N xSKINDB = π 2 ( 2p ) 2 E p t 3 12(1 v 2 ) ( m r +r n 2 m ) 2 MathType@MTEF@5@5@+= feaagKart1ev2aaatCvAUfeBSjuyZL2yd9gzLbvyNv2CaerbuLwBLn hiov2DGi1BTfMBaeXatLxBI9gBaerbd9wDYLwzYbItLDharqqtubsr 4rNCHbGeaGqkY=Mj0xXdbba91rFfpec8Eeeu0xXdbba9frFj0=OqFf ea0dXdd9vqaq=JfrVkFHe9pgea0dXdar=Jb9hs0dXdbPYxe9vr0=vr 0=vqpWqaaeaabiGaciaacaqabeaadaqaaqaaaOqaaiaad6eadaWgaa WcbaGaamiEaiabgkHiTiaadofacaWGlbGaamysaiaad6eacqGHsisl caWGebGaamOqaaqabaGccqGH9aqpdaWcaaqaaiabec8aWnaaCaaale qabaGaaGOmaaaaaOqaamaabmaabaGaaGOmaiaadchaaiaawIcacaGL PaaadaahaaWcbeqaaiaaikdaaaaaaOWaaSaaaeaacaWGfbWaaSbaaS qaaiaadchaaeqaaOGaamiDamaaCaaaleqabaGaaG4maaaaaOqaaiaa igdacaaIYaGaaiikaiaaigdacqGHsislcaGG2bWaaWbaaSqabeaaca aIYaaaaOGaaiykaaaadaqadaqaamaalaaabaGaamyBaaqaaiaadkha aaGaey4kaSIaamOCamaalaaabaGaamOBamaaCaaaleqabaGaaGOmaa aaaOqaaiaad2gaaaaacaGLOaGaayzkaaWaaWbaaSqabeaacaaIYaaa aaaa@5B3D@

With:

D skin = E p t 3 12(1 v 2 ) ;r= d 2p MathType@MTEF@5@5@+= feaagKart1ev2aaatCvAUfeBSjuyZL2yd9gzLbvyNv2CaerbuLwBLn hiov2DGi1BTfMBaeXatLxBI9gBaerbd9wDYLwzYbItLDharqqtubsr 4rNCHbGeaGqkY=Mj0xXdbba91rFfpec8Eeeu0xXdbba9frFj0=OqFf ea0dXdd9vqaq=JfrVkFHe9pgea0dXdar=Jb9hs0dXdbPYxe9vr0=vr 0=vqpWqaaeaabiGaciaacaqabeaadaqaaqaaaOqaaiaadseadaWgaa WcbaGaam4CaiaadUgacaWGPbGaamOBaaqabaGccqGH9aqpdaWcaaqa aiaadweadaWgaaWcbaGaamiCaaqabaGccaWG0bWaaWbaaSqabeaaca aIZaaaaaGcbaGaaGymaiaaikdacaGGOaGaaGymaiabgkHiTiaacAha daahaaWcbeqaaiaaikdaaaGccaGGPaaaaiaacUdacaWGYbGaeyypa0 ZaaSaaaeaacaWGKbaabaGaaGOmaiaadchaaaaaaa@4C99@

N xSKINDB = π 2 ( 2p ) 2 D skin ( 1 r +r ) 2 = π 2 d 2 D skin ( 1+ r 2 ) 2 MathType@MTEF@5@5@+= feaagKart1ev2aaatCvAUfeBSjuyZL2yd9gzLbvyNv2CaerbuLwBLn hiov2DGi1BTfMBaeXatLxBI9gBaerbd9wDYLwzYbItLDharqqtubsr 4rNCHbGeaGqkY=Mj0xXdbba91rFfpec8Eeeu0xXdbba9frFj0=OqFf ea0dXdd9vqaq=JfrVkFHe9pgea0dXdar=Jb9hs0dXdbPYxe9vr0=vr 0=vqpWqaaeaabiGaciaacaqabeaadaqaaqaaaOqaaiaad6eadaWgaa WcbaGaamiEaiabgkHiTiaadofacaWGlbGaamysaiaad6eacqGHsisl caWGebGaamOqaaqabaGccqGH9aqpdaWcaaqaaiabec8aWnaaCaaale qabaGaaGOmaaaaaOqaamaabmaabaGaaGOmaiaadchaaiaawIcacaGL PaaadaahaaWcbeqaaiaaikdaaaaaaOGaamiramaaBaaaleaacaWGZb Gaam4AaiaadMgacaWGUbaabeaakmaabmaabaWaaSaaaeaacaaIXaaa baGaamOCaaaacqGHRaWkcaWGYbaacaGLOaGaayzkaaWaaWbaaSqabe aacaaIYaaaaOGaeyypa0ZaaSaaaeaacqaHapaCdaahaaWcbeqaaiaa ikdaaaaakeaacaWGKbWaaWbaaSqabeaacaaIYaaaaaaakiaadseada WgaaWcbaGaam4CaiaadUgacaWGPbGaamOBaaqabaGcdaqadaqaaiaa igdacqGHRaWkcaWGYbWaaWbaaSqabeaacaaIYaaaaaGccaGLOaGaay zkaaWaaWbaaSqabeaacaaIYaaaaaaa@62FC@

The formula is restricted to the m=1 and n=1 according to the common assumption of lower critical load connected to a simply supported plate. The slenderness of the plate is limited to unity due to the fact that higher values are related to substantially constant/bounded critical value. The length of the de-bonded plate is variable in function of the de-bonding dimension “d” as requested by this investigation.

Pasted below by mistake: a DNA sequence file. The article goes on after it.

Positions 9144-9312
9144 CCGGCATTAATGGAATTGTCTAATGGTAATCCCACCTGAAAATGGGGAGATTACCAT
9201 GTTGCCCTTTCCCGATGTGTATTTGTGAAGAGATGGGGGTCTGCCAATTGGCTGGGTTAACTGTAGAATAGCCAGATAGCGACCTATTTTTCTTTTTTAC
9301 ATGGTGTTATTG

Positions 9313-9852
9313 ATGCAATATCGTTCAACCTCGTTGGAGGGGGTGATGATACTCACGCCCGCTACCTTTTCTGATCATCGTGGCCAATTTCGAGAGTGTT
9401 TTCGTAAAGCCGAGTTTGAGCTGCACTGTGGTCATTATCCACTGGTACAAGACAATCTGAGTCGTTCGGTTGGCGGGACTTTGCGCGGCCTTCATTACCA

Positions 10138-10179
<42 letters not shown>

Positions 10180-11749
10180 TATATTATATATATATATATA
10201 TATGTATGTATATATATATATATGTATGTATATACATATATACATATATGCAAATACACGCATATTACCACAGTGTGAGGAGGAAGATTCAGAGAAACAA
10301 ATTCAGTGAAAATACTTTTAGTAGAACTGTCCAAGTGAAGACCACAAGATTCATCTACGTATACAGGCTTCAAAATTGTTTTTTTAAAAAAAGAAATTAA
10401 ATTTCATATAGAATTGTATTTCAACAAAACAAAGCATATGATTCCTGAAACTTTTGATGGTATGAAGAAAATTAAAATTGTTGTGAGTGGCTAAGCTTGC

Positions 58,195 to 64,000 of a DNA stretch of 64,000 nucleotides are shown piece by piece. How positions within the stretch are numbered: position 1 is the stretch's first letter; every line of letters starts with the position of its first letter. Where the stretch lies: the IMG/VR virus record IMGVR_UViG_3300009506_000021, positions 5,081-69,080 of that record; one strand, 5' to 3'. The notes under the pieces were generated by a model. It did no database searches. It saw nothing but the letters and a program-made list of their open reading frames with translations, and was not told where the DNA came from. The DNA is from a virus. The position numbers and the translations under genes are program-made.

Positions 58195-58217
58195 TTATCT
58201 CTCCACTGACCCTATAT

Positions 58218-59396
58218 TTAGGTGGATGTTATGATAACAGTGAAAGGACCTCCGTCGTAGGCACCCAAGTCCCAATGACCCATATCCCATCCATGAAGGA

The case of a special orthotropic skin (composite material laminate) coupled with isotropic stringer is analyzed as an example of hybrid structure application. The critical load for the skin in de-bonded area has been calculated using the well-known formula for the simply supported case as in the following:

N xSKINDB = D 11 m 2 π 2 ( d ) 2 +2 D 0 n 2 π 2 ( 2p ) 2 + D 22 n 4 π 2 d 2 m 2 ( 2p ) 4 MathType@MTEF@5@5@+= feaagKart1ev2aaatCvAUfeBSjuyZL2yd9gzLbvyNv2CaerbuLwBLn hiov2DGi1BTfMBaeXatLxBI9gBaerbd9wDYLwzYbItLDharqqtubsr 4rNCHbGeaGqkY=Mj0xXdbba91rFfpec8Eeeu0xXdbba9frFj0=OqFf ea0dXdd9vqaq=JfrVkFHe9pgea0dXdar=Jb9hs0dXdbPYxe9vr0=vr 0=vqpWqaaeaabiGaciaacaqabeaadaqaaqaaaOqaaiaad6eadaWgaa WcbaGaamiEaiabgkHiTiaadofacaWGlbGaamysaiaad6eacqGHsisl caWGebGaamOqaaqabaGccqGH9aqpcaWGebWaaSbaaSqaaiaaigdaca aIXaaabeaakmaalaaabaGaamyBamaaCaaaleqabaGaaGOmaaaakiab ec8aWnaaCaaaleqabaGaaGOmaaaaaOqaamaabmaabaGaamizaaGaay jkaiaawMcaamaaCaaaleqabaGaaGOmaaaaaaGccqGHRaWkcaaIYaGa amiramaaBaaaleaacaaIWaaabeaakmaalaaabaGaamOBamaaCaaale qabaGaaGOmaaaakiabec8aWnaaCaaaleqabaGaaGOmaaaaaOqaamaa bmaabaGaaGOmaiaadchaaiaawIcacaGLPaaadaahaaWcbeqaaiaaik daaaaaaOGaey4kaSIaamiramaaBaaaleaacaaIYaGaaGOmaaqabaGc daWcaaqaaiaad6gadaahaaWcbeqaaiaaisdaaaGccqaHapaCdaahaa WcbeqaaiaaikdaaaGccaWGKbWaaWbaaSqabeaacaaIYaaaaaGcbaGa amyBamaaCaaaleqabaGaaGOmaaaakmaabmaabaGaaGOmaiaadchaai aawIcacaGLPaaadaahaaWcbeqaaiaaisdaaaaaaaaa@675D@

The plate stiffness have usual definition as for a composite laminate in special orthotropic lay-up. Assumed values for m=1 and n=1 are considered as in previous derivation to have:

N xSKINDB = π 2 ( 2p ) 2 [ D 11 ( 2p ) 2 d 2 +2 D 0 + D 22 d 2 ( 2p ) 2 ] MathType@MTEF@5@5@+= feaagKart1ev2aaatCvAUfeBSjuyZL2yd9gzLbvyNv2CaerbuLwBLn hiov2DGi1BTfMBaeXatLxBI9gBaerbd9wDYLwzYbItLDharqqtubsr 4rNCHbGeaGqkY=Mj0xXdbba91rFfpec8Eeeu0xXdbba9frFj0=OqFf ea0dXdd9vqaq=JfrVkFHe9pgea0dXdar=Jb9hs0dXdbPYxe9vr0=vr 0=vqpWqaaeaabiGaciaacaqabeaadaqaaqaaaOqaaiaad6eadaWgaa WcbaGaamiEaiabgkHiTiaadofacaWGlbGaamysaiaad6eacqGHsisl caWGebGaamOqaaqabaGccqGH9aqpdaWcaaqaaiabec8aWnaaCaaale qabaGaaGOmaaaaaOqaamaabmaabaGaaGOmaiaadchaaiaawIcacaGL PaaadaahaaWcbeqaaiaaikdaaaaaaOWaamWaaeaacaWGebWaaSbaaS qaaiaaigdacaaIXaaabeaakmaalaaabaWaaeWaaeaacaaIYaGaamiC aaGaayjkaiaawMcaamaaCaaaleqabaGaaGOmaaaaaOqaaiaadsgada ahaaWcbeqaaiaaikdaaaaaaOGaey4kaSIaaGOmaiaadseadaWgaaWc baGaaGimaaqabaGccqGHRaWkcaWGebWaaSbaaSqaaiaaikdacaaIYa aabeaakmaalaaabaGaamizamaaCaaaleqabaGaaGOmaaaaaOqaamaa bmaabaGaaGOmaiaadchaaiaawIcacaGLPaaadaahaaWcbeqaaiaaik daaaaaaaGccaGLBbGaayzxaaaaaa@5F03@